So, it’s level 2 on Krypton Wargame, today we’ll work with substitution cipher, the Caesar Cipher.
Substitution ciphers are a simple replacement algorithm. In this example of a substitution cipher, we will explore a ‘monoalphebetic’ cipher. Monoalphebetic means, literally, “one alphabet” and you will see why.
This level contains an old form of cipher called a ‘Caesar Cipher‘. A Caesar cipher shifts the alphabet by a set number. For example:
plain: a b c d e f g h i j k … cipher: G H I J K L M N O P Q …
In this example, the letter ‘a’ in plaintext is replaced by a ‘G’ in the ciphertext so, for example, the plaintext ‘bad’ becomes ‘HGJ’ in ciphertext.
The password for level 3 is in the file krypton3. It is in 5 letter group ciphertext. It is encrypted with a Caesar Cipher. Without any further information, this cipher text may be difficult to break. You do not have direct access to the key, however you do have access to a program that will encrypt anything you wish to give it using the key. If you think logically, this is completely easy.
One shot can solve it!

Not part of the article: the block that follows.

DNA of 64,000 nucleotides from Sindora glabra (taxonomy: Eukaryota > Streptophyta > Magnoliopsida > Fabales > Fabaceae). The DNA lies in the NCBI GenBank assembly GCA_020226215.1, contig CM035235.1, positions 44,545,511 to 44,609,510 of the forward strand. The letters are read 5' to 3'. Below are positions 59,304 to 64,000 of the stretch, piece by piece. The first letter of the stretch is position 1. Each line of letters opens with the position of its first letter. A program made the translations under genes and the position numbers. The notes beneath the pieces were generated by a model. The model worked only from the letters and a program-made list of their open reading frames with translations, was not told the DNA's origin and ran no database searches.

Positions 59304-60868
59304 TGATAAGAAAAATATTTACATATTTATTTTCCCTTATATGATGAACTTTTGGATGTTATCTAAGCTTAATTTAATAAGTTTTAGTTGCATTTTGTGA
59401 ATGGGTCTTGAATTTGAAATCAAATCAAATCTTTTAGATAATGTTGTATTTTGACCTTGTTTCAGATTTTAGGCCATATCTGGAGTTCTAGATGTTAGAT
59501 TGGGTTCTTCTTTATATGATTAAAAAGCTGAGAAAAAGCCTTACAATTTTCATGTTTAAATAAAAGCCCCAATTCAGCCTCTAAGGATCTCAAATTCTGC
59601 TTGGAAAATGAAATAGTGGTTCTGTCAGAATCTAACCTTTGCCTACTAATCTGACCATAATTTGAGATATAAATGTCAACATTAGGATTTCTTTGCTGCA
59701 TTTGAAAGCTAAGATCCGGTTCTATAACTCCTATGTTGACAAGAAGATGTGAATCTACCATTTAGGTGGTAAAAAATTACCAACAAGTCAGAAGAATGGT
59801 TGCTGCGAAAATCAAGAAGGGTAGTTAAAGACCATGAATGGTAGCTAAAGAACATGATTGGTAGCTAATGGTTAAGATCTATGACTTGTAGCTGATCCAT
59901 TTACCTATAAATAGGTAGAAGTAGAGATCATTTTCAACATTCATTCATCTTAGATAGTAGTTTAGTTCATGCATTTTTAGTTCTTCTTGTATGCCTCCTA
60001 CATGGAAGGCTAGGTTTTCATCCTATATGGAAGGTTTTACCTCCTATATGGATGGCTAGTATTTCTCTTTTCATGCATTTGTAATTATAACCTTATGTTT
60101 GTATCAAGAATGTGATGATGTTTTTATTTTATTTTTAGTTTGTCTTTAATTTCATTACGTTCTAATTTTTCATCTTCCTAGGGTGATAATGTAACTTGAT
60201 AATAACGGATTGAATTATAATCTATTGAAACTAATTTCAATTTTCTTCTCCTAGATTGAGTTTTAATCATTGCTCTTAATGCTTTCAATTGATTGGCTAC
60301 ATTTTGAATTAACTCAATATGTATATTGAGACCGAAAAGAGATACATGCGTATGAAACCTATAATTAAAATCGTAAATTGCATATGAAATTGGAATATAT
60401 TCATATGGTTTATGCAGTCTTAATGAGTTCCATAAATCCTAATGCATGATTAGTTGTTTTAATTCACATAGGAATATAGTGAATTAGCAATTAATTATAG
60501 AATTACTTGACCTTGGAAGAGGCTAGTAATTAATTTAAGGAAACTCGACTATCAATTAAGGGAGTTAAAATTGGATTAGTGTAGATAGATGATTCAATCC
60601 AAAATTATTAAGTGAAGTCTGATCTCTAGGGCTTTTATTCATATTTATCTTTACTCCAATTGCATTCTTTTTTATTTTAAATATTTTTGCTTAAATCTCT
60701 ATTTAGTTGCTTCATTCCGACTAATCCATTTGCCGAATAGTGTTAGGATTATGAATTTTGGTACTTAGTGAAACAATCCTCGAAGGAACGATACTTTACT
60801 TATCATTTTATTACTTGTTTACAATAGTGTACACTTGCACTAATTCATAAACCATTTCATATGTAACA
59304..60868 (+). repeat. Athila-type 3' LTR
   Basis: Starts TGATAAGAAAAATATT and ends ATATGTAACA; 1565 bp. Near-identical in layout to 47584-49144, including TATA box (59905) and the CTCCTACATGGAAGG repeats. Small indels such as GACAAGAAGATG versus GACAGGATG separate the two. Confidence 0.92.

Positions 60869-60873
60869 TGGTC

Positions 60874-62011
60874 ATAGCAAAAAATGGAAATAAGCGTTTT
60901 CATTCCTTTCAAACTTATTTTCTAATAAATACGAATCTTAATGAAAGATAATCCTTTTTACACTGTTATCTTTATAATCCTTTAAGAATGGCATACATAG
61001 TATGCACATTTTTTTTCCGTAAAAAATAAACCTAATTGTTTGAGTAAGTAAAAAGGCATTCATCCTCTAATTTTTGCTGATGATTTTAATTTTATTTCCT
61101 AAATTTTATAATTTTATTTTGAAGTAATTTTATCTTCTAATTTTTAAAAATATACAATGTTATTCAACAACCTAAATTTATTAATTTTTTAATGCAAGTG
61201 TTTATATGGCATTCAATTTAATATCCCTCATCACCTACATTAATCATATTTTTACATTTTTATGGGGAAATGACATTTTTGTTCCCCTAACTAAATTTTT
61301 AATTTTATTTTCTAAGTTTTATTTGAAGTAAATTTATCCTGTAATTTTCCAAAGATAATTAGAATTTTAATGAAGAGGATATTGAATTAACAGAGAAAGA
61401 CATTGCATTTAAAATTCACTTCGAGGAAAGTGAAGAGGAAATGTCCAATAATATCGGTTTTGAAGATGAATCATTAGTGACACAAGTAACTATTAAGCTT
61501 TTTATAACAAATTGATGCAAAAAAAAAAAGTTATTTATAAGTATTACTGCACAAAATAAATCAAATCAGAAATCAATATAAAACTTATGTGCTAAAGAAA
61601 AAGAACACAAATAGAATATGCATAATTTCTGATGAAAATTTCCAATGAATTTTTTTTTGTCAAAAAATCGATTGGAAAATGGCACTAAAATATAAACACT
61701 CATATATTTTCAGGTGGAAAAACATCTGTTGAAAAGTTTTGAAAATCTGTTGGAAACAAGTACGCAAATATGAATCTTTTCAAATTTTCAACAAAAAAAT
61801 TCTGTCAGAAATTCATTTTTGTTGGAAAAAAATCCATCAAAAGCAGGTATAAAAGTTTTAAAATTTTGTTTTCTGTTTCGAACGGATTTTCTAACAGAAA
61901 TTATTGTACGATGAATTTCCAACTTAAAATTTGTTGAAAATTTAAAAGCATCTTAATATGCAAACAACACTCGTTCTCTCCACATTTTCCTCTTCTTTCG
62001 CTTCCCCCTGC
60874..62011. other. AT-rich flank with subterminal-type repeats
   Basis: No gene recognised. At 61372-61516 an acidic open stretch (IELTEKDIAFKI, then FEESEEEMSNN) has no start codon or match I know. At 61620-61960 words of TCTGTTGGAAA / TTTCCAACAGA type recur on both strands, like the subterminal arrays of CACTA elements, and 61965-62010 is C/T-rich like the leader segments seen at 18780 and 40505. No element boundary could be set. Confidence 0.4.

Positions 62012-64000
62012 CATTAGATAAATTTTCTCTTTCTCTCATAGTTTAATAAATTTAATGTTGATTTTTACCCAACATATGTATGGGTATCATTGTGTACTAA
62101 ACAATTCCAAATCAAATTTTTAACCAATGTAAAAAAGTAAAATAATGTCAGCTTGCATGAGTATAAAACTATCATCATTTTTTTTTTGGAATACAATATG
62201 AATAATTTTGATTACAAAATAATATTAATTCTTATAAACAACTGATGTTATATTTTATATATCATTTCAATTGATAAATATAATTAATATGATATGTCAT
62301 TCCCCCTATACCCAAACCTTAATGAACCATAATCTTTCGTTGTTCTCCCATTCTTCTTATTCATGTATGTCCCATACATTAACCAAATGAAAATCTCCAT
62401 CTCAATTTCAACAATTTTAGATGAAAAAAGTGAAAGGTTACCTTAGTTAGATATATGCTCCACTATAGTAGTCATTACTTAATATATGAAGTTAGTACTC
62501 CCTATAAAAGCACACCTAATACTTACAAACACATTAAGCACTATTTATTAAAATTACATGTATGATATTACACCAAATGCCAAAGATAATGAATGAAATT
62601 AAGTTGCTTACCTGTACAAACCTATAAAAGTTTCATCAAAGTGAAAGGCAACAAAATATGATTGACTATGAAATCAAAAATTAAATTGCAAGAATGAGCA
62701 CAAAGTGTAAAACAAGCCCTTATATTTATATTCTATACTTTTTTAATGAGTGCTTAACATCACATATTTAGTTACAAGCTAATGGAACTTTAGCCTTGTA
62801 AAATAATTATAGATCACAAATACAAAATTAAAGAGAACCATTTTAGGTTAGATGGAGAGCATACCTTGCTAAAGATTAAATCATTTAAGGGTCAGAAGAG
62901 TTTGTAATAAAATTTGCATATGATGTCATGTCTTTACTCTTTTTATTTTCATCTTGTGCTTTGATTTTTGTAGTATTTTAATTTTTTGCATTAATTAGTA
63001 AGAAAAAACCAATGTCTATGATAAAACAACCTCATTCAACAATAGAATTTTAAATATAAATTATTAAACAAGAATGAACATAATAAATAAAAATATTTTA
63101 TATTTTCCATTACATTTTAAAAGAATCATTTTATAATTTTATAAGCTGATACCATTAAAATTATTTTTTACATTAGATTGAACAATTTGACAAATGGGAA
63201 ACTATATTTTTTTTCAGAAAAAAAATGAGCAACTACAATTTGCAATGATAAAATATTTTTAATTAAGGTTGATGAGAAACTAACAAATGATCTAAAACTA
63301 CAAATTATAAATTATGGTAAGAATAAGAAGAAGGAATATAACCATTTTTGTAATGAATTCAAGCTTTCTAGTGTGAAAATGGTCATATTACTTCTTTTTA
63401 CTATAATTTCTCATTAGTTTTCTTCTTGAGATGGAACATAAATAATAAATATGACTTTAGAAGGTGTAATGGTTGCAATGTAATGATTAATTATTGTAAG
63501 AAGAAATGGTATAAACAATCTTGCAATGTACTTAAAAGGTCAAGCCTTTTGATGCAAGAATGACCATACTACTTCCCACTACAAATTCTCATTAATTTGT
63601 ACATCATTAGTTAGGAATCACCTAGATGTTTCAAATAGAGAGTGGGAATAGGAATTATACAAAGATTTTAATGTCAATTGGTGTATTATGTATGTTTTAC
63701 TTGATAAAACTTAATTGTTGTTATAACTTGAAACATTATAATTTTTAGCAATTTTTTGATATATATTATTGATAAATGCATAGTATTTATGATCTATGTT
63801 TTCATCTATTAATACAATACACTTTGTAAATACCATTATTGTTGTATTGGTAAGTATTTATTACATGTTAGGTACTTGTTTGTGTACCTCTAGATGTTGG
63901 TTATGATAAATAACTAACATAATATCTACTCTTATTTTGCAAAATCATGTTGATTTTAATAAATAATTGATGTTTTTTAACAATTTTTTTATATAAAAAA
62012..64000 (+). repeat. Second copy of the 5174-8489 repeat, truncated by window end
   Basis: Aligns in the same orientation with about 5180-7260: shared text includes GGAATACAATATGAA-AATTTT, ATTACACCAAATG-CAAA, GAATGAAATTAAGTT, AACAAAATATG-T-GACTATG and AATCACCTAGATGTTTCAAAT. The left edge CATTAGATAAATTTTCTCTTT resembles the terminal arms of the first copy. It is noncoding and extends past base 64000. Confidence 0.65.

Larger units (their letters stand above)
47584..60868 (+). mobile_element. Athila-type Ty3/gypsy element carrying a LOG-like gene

Let’s see our ciphertext.
krypton2@melissa:/krypton/krypton2$ cat krypton3 OMQEMDUEQMEK
We’ve one problem to decrypt this one, because we don’t know the used key, but we know that there are 25 keys [1, 25], so let’s try:
#!/usr/bin/env python class caesar(str): """An implementation of the Caesar cipher.""" def encipher(self, shift): """Encipher a plaintext and return it.""" ciphertext =  for p in self: if p.isalpha(): ciphertext.append(chr((ord(p) - ord('Aa'[int(p.islower())]) + shift) % 26 + ord('Aa'[int(p.islower())]))) else: ciphertext.append(p) return caesar(''.join(ciphertext)) def decipher(self, shift): """Decipher a ciphertext and return it.""" return self.encipher(-shift) ciphertext = "OMQEMDUEQMEK" for key in range(1, 26): print "Ciphertext: %s \tKey as integer: %d \tPlainText: %s" % (ciphertext, key, caesar(ciphertext).decipher(key))
So, we’ll test the 25 possibilities.
I used also Cryptool, after getting the Key as an integer.
There we have it.